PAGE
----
Monthly Archives: August 2013

Syrian rebels and kittens

I grant that the “religion in America” connection is tenuous–except inasmuch as I suspect that Americans tend to equate Arab militancy with Islamic militancy. But this post arises from my being… struck, let’s say, by how quickly Yahoo News jumped on the propaganda bandwagon once the Obama administration indicated it was considering military action in Syria. The images below come from a Yahoo News slideshow, “Off Duty Syrian Rebels,” whose formula seems to be:

Bearded Middle Eastern men with guns

+   Kittens and children

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Oh. These look like people we could support.

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I wonder if Al Qaeda or the Taliban have ever considered “cute kitten photos” as a p.r. strategy. These guys, again from the Free Syrian Army, haven’t quite mastered the genre yet–still too much of a “call the humane society” vibe in this one.

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To those who find this post tasteless: Yes, I’m aware that what’s happening in Syria is disastrous beyond belief. I’m also aware that the question of how the U.S. should respond is horribly complicated, and I do not envy our current commander-in-chief the decisions that must now be made. Precisely because I know it’s horribly complicated, I resent feeling that someone out there is trying to use photos of kittens and children to arouse a simpler emotional reaction in me. I also resent the fact that my resentment of this apparent media strategy causes me to brush shoulders with people who have a different set of political motives for resenting the strategy–with whom I would rather not brush shoulders.

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“I Have a Dream”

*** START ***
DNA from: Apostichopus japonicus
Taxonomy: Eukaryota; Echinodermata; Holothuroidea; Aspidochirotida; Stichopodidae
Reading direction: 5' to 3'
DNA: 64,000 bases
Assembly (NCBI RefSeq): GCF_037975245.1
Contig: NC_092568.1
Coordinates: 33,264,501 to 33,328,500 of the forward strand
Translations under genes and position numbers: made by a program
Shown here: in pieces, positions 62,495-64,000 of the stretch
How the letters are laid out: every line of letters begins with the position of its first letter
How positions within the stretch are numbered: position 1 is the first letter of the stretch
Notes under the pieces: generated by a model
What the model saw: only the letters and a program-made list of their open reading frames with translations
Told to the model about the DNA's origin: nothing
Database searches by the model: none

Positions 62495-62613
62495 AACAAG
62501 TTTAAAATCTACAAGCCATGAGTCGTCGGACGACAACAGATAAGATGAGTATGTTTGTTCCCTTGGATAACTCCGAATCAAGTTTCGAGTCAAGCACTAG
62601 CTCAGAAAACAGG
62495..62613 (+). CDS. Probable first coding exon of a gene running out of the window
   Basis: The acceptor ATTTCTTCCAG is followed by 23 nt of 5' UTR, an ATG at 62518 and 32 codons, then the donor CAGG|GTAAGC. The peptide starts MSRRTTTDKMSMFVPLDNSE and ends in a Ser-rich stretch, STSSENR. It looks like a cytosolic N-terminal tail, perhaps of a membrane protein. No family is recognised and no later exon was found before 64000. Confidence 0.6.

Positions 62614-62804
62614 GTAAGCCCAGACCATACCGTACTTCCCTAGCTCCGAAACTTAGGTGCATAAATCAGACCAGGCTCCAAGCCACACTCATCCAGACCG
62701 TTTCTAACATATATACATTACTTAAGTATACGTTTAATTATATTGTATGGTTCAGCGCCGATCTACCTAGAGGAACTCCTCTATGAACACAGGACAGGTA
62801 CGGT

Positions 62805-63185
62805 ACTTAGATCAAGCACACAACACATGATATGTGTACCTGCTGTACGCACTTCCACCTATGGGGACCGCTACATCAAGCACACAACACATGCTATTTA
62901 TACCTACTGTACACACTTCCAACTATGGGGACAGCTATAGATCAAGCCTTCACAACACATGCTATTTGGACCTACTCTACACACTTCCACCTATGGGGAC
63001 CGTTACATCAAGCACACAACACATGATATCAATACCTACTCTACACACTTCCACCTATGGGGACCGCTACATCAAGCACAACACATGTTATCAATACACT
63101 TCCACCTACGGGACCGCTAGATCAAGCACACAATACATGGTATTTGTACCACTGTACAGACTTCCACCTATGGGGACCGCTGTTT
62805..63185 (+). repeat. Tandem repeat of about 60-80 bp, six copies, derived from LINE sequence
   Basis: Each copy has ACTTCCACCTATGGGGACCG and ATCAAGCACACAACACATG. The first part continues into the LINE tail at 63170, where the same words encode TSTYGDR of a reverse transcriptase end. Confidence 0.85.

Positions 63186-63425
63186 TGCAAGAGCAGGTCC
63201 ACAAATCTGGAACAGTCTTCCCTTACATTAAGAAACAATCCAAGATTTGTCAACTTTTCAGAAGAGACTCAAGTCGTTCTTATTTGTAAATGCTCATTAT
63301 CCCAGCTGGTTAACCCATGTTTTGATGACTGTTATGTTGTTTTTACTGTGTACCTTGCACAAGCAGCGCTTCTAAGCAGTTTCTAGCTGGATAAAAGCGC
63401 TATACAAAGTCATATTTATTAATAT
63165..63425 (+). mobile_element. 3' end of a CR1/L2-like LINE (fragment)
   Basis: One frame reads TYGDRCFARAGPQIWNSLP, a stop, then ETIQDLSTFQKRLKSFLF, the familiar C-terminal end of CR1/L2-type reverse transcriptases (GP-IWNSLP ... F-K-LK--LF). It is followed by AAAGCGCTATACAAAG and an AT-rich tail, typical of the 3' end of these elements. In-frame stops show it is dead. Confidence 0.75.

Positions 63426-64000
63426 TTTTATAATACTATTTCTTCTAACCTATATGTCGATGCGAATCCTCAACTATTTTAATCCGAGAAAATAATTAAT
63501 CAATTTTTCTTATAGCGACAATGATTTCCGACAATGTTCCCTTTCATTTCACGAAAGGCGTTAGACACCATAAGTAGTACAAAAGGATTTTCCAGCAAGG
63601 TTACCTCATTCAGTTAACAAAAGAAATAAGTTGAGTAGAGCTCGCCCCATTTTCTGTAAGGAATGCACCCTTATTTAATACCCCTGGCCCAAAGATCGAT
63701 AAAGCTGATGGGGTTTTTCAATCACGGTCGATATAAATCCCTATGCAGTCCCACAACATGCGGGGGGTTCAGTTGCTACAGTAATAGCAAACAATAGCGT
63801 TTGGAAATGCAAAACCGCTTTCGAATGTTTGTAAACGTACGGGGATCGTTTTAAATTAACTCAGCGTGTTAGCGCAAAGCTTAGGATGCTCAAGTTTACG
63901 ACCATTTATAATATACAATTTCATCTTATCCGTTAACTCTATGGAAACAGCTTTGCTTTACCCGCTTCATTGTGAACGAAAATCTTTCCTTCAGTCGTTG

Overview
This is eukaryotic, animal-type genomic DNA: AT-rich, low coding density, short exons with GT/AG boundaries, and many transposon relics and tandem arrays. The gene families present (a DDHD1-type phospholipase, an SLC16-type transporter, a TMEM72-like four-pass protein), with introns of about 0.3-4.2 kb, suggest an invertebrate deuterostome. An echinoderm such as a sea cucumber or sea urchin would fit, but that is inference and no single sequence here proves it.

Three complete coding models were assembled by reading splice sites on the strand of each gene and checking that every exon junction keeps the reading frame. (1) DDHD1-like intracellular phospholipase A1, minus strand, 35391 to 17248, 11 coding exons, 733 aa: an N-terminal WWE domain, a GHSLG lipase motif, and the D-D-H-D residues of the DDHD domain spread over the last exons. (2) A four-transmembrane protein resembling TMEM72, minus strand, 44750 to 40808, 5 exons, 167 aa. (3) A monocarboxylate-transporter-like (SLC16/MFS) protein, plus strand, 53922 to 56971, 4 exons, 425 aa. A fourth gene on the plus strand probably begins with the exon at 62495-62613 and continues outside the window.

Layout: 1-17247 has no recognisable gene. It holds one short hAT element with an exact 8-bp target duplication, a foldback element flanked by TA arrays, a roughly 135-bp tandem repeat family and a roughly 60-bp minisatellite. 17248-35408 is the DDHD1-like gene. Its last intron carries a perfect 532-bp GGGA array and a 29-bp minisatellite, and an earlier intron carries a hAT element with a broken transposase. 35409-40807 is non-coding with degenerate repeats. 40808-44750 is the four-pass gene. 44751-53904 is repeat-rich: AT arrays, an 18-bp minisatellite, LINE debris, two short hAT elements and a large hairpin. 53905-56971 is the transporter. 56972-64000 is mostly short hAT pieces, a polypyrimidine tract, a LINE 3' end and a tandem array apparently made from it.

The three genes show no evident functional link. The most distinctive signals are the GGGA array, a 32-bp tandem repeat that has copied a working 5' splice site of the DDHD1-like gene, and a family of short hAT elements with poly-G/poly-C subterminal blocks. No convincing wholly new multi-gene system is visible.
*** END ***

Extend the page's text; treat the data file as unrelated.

In honor of the 50th anniversary of MLK’s “I Have a Dream” speech (by the by, I can’t recall celebrating the anniversary of a speech before, a topic worth thinking about in itself), I’m reproducing below the last part of the speech. This is the part of the speech where King moves from long paragraphs of the kind you’d read from a teleprompter into the cadences associated with black preaching.

I’ve bolded language or imagery that seems most overtly religious to me. This is American civil religion in a Judeo-Christian mode: Declaration of Independence + “My Country, ‘Tis of Thee” + multiple Isaiah references + a subtle Daniel allusion + Christian communion imagery and millennialism. Note how he invokes, at the end, the Will Herberg tripartite (Protestant, Catholic, and Jew) to… what? represent? encompass? religious diversity in America.

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I say to you today, my friends, so even though we face the difficulties of today and tomorrow, I still have a dream. It is a dream deeply rooted in the American dream.

I have a dream that one day this nation will rise up and live out the true meaning of its creed: “We hold these truths to be self-evident: that all men are created equal.”

I have a dream that one day on the red hills of Georgia the sons of former slaves and the sons of former slave owners will be able to sit down together at the table of brotherhood.

I have a dream that one day even the state of Mississippi, a state sweltering with the heat of injustice, sweltering with the heat of oppression, will be transformed into an oasis of freedom and justice.

I have a dream that my four little children will one day live in a nation where they will not be judged by the color of their skin but by the content of their character.

I have a dream today.

I have a dream that one day, down in Alabama, with its vicious racists, with its governor having his lips dripping with the words of interposition and nullification; one day right there in Alabama, little black boys and black girls will be able to join hands with little white boys and white girls as sisters and brothers.

I have a dream today.

I have a dream that one day every valley shall be exalted, every hill and mountain shall be made low, the rough places will be made plain, and the crooked places will be made straight, and the glory of the Lord shall be revealed, and all flesh shall see it together.

This is our hope. This is the faith that I go back to the South with. With this faith we will be able to hew out of the mountain of despair a stone of hope. With this faith we will be able to transform the jangling discords of our nation into a beautiful symphony of brotherhood. With this faith we will be able to work together, to pray together, to struggle together, to go to jail together, to stand up for freedom together, knowing that we will be free one day.